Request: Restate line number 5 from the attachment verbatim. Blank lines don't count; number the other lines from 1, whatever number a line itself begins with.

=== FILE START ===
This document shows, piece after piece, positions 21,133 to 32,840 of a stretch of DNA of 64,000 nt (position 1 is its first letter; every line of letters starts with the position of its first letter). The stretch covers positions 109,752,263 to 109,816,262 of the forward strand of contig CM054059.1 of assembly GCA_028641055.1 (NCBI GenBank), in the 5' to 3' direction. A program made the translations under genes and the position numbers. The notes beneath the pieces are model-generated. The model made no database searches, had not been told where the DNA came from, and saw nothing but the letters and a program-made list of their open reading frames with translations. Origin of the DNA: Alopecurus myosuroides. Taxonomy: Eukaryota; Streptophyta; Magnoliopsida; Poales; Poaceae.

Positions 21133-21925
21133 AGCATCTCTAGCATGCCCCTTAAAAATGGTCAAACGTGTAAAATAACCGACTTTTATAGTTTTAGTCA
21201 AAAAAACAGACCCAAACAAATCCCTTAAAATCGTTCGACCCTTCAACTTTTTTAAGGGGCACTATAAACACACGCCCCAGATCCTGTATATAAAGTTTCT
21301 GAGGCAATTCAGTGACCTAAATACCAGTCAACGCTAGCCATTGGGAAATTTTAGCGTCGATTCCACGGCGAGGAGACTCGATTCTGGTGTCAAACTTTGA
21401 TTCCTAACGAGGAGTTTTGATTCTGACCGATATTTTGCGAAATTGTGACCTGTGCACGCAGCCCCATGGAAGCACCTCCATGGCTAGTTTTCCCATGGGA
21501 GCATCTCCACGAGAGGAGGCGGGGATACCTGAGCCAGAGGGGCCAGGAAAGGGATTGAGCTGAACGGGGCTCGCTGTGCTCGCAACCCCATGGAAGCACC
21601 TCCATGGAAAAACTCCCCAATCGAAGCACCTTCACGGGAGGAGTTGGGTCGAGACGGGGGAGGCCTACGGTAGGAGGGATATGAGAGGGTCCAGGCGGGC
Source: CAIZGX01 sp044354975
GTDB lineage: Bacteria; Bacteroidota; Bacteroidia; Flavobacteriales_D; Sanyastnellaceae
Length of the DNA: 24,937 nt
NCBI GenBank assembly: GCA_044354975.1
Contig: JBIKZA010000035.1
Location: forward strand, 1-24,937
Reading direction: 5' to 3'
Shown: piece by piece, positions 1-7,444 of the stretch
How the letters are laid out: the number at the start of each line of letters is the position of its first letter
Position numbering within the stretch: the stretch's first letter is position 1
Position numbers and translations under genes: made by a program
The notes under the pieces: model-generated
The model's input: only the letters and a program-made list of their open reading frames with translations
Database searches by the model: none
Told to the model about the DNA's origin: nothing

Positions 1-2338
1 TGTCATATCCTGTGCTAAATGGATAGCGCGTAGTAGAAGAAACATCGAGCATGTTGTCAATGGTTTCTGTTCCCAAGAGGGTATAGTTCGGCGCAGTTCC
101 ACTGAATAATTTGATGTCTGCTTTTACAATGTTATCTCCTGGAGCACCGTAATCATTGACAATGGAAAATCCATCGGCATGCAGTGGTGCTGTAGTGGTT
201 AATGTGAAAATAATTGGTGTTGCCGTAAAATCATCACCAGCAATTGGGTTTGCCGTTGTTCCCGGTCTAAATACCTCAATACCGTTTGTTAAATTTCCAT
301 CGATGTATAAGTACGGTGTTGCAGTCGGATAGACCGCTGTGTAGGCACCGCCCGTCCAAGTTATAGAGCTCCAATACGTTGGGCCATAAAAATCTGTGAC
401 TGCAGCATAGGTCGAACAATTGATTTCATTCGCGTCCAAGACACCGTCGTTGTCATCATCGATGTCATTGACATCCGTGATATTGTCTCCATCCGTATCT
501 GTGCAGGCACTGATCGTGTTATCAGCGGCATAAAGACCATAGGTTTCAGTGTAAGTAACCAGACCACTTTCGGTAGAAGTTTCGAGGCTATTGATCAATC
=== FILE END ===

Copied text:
21301 GAGGCAATTCAGTGACCTAAATACCAGTCAACGCTAGCCATTGGGAAATTTTAGCGTCGATTCCACGGCGAGGAGACTCGATTCTGGTGTCAAACTTTGA